For starters, a Braver Angels debate is not a political debate, where competing candidates attempt to win votes. Nor is it a competitive high school or college debate, where people advocate positions in which they may not believe for the sole purpose of winning points and defeating their opponent. Instead, a Braver Angels Debate is a highly structured conversation in which a group of people think together, listen carefully to one another, and allow themselves to be touched and perhaps changed by each other’s ideas. Bruce MacKenzie ’72, who moderated the student debate on September 17, prefers to call them “extended dinner table conversations.” When all is said and done, participants should walk away a little closer to the truth and more aware of the validity of opposing views.
One of the features that stands out from the Braver Angels debate last month was the use of parliamentary procedure. Four initial speakers — two in support of the resolution and two opposed to it — begin the conversation; later anyone is allowed to make a speech and all attending may pose a question to a speaker. Max Bradley ‘22, one of the initial speakers who defended the resolution, noted, “As a debater I’m used to events in which the only goal is to win and there’s no place for arguing what you truly believe. Braver Angels debates are refreshingly different and offer a valuable opportunity to express yourself freely and authentically. With so few places left where reasonable disagreement over contentious issues is welcome, Braver Angels debates provide a unique opportunity to bridge the divide between different perspectives and find much-needed common ground.”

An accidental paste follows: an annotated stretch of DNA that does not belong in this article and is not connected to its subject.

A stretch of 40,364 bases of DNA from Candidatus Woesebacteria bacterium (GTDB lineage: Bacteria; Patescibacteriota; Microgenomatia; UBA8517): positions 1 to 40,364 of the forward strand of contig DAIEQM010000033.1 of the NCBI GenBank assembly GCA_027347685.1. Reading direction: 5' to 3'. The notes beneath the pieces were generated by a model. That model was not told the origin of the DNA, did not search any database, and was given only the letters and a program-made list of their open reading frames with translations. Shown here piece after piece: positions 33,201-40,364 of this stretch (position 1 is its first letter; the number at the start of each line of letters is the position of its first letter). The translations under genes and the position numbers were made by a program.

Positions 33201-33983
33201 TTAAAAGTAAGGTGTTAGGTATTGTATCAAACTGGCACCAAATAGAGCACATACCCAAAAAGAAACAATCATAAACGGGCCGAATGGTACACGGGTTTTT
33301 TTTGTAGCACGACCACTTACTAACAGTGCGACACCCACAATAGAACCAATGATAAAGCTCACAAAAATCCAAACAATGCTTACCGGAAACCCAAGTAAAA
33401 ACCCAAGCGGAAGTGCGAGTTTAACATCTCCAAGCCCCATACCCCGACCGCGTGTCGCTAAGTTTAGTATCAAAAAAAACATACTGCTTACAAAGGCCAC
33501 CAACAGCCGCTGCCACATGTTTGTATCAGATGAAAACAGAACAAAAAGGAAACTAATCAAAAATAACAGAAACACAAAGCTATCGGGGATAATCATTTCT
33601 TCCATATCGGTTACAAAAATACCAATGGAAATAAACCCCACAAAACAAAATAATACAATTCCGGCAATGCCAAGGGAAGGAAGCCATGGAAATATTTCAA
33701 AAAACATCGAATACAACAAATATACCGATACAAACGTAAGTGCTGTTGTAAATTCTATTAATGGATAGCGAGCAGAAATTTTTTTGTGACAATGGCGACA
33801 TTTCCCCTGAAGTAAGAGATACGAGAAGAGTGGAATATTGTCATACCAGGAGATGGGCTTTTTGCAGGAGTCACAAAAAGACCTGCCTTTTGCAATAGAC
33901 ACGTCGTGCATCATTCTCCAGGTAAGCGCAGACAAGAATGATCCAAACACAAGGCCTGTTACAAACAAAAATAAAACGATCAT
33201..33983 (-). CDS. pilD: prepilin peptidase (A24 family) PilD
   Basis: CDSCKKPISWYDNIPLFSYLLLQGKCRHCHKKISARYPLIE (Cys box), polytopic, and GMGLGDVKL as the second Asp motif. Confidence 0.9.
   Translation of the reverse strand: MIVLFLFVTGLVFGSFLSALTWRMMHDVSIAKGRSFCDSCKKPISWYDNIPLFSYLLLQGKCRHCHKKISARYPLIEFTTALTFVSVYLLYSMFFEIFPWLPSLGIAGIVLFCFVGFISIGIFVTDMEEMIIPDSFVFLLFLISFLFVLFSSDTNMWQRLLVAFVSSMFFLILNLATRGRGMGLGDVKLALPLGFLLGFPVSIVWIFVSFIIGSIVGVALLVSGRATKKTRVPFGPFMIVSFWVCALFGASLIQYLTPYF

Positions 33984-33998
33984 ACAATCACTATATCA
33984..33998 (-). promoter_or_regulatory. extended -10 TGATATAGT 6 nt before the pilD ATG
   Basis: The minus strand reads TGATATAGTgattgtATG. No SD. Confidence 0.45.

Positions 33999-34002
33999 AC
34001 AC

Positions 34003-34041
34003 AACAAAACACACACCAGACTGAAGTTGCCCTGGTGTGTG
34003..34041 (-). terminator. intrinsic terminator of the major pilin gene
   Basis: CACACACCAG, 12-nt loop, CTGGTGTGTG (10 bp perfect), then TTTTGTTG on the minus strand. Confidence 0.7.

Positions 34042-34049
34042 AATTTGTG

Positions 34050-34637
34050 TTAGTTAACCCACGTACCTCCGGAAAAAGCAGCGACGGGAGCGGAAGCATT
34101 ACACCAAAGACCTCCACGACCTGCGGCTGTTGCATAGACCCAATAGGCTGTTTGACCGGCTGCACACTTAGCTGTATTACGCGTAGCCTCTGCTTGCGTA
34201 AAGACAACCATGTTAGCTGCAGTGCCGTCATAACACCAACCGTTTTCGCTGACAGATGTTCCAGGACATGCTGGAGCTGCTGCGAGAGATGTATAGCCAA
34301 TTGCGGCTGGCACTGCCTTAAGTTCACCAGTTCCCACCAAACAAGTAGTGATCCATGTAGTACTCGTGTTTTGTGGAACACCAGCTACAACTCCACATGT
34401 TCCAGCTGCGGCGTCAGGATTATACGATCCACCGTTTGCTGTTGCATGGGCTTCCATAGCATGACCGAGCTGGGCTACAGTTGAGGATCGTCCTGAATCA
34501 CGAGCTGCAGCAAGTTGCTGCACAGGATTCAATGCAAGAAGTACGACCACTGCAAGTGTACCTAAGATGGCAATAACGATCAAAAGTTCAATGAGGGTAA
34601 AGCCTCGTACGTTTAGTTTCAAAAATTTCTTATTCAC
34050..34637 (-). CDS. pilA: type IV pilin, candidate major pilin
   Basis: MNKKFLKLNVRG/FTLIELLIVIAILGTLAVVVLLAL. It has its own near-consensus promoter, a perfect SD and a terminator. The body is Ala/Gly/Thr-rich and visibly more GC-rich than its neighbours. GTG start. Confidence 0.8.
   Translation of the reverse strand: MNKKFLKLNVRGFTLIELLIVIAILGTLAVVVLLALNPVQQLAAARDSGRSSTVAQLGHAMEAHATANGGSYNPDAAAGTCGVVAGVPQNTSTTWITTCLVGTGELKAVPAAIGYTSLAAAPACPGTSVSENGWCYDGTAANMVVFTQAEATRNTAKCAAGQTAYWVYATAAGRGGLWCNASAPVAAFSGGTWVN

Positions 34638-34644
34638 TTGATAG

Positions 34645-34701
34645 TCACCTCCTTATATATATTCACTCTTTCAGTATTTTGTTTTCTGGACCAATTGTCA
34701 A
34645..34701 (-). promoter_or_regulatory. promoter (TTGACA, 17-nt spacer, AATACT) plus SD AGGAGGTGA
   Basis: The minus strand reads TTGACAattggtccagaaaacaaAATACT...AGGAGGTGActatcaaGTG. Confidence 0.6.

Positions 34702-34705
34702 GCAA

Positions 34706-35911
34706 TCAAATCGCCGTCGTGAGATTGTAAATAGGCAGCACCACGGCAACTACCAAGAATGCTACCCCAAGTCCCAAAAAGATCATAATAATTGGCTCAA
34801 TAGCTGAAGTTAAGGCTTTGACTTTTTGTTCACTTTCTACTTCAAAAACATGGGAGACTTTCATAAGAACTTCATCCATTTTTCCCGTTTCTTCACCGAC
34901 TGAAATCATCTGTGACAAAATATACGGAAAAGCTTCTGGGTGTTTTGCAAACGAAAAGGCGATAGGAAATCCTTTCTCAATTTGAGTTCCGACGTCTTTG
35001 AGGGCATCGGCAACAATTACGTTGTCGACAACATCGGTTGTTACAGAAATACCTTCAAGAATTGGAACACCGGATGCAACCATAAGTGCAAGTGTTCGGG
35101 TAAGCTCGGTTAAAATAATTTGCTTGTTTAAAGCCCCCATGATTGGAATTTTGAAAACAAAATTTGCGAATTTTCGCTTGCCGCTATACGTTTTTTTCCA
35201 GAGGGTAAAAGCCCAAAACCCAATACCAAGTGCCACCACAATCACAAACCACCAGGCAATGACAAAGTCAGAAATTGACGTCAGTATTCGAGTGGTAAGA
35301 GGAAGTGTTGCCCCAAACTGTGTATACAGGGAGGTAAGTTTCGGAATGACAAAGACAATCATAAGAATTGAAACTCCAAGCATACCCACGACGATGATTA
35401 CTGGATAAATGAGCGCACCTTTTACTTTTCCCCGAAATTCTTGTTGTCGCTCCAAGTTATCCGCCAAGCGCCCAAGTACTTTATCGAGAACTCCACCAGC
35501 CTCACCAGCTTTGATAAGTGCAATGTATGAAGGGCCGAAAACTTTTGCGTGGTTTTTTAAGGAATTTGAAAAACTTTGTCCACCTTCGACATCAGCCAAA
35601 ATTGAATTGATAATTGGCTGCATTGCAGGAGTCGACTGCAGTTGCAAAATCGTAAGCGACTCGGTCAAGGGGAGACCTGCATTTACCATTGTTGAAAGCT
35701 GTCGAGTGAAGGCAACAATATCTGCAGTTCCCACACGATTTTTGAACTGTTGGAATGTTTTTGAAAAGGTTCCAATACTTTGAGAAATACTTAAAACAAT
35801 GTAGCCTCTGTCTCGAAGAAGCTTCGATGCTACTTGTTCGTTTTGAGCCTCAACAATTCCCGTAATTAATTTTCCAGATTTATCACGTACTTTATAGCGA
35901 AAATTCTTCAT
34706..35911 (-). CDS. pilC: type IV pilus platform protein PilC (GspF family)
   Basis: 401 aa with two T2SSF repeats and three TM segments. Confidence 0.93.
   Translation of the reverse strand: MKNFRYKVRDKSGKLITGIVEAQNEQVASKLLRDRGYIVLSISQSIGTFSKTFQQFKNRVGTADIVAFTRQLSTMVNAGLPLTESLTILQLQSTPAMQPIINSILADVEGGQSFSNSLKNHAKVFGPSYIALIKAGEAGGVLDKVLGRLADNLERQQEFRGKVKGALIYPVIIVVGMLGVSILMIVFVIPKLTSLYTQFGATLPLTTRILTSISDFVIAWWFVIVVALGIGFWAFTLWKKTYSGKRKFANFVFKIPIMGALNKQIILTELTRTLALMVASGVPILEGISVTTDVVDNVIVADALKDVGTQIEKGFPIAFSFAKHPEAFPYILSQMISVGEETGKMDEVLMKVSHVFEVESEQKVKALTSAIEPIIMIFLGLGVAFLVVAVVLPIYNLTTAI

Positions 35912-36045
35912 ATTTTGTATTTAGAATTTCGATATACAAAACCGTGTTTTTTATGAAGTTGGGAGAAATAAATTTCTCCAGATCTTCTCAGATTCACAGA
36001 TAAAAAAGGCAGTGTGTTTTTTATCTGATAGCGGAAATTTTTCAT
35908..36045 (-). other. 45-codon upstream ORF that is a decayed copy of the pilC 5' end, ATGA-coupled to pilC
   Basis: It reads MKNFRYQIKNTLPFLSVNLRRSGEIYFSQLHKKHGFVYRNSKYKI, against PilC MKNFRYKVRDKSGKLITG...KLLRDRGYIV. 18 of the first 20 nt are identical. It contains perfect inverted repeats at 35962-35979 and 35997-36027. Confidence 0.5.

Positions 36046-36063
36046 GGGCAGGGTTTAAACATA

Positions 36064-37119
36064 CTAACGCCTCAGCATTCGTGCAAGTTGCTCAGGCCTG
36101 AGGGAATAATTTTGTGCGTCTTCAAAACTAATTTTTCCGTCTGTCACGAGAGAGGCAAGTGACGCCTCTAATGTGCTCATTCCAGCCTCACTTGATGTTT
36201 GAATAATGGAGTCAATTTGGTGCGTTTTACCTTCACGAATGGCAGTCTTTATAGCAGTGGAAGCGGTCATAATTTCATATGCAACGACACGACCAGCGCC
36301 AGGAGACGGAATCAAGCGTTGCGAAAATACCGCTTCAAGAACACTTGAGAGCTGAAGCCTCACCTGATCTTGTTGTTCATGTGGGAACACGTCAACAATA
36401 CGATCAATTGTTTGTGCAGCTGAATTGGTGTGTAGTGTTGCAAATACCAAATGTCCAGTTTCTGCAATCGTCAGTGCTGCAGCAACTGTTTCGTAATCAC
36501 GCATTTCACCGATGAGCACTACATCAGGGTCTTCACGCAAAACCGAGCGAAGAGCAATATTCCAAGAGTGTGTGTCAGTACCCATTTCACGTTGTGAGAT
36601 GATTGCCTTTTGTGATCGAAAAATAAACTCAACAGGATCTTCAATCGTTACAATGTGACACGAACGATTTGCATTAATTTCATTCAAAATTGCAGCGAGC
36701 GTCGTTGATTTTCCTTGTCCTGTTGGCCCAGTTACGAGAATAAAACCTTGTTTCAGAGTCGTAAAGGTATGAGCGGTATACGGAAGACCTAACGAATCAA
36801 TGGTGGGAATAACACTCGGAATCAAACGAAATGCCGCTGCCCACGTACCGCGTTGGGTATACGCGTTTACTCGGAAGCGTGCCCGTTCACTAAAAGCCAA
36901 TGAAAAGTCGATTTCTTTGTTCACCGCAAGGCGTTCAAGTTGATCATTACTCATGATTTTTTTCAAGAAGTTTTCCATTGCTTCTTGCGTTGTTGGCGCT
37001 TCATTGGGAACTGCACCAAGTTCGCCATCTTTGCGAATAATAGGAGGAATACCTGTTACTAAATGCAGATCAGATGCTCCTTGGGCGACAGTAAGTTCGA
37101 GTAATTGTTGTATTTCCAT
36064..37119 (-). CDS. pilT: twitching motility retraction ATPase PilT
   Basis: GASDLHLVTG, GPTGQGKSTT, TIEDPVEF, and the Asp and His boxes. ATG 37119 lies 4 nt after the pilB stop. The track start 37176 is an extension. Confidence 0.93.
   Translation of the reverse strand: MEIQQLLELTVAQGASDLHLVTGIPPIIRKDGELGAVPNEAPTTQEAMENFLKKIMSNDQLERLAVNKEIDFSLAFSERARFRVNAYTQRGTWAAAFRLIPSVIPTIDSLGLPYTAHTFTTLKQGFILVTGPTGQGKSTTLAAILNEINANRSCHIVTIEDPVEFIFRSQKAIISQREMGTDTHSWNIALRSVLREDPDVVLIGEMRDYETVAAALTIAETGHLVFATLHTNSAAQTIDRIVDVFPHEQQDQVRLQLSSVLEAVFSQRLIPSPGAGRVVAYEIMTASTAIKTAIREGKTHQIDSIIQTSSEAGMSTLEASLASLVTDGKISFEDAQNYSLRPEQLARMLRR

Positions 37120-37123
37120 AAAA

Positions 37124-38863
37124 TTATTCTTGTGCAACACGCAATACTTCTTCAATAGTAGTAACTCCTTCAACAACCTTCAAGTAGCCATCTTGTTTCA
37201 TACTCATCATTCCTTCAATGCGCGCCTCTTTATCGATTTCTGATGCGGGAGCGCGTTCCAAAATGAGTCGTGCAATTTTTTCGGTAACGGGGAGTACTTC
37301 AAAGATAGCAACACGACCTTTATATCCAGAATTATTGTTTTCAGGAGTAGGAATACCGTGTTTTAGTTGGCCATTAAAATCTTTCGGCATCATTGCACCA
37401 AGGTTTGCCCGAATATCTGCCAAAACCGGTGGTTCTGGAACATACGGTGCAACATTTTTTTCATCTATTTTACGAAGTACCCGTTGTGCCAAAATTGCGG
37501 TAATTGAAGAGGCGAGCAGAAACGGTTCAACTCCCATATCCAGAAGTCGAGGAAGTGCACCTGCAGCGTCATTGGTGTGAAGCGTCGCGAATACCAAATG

With so few places left where reasonable disagreement over contentious issues is welcome, Braver Angels debates provide a unique opportunity to bridge the divide between different perspectives and find much-needed common ground.Max Bradley ’22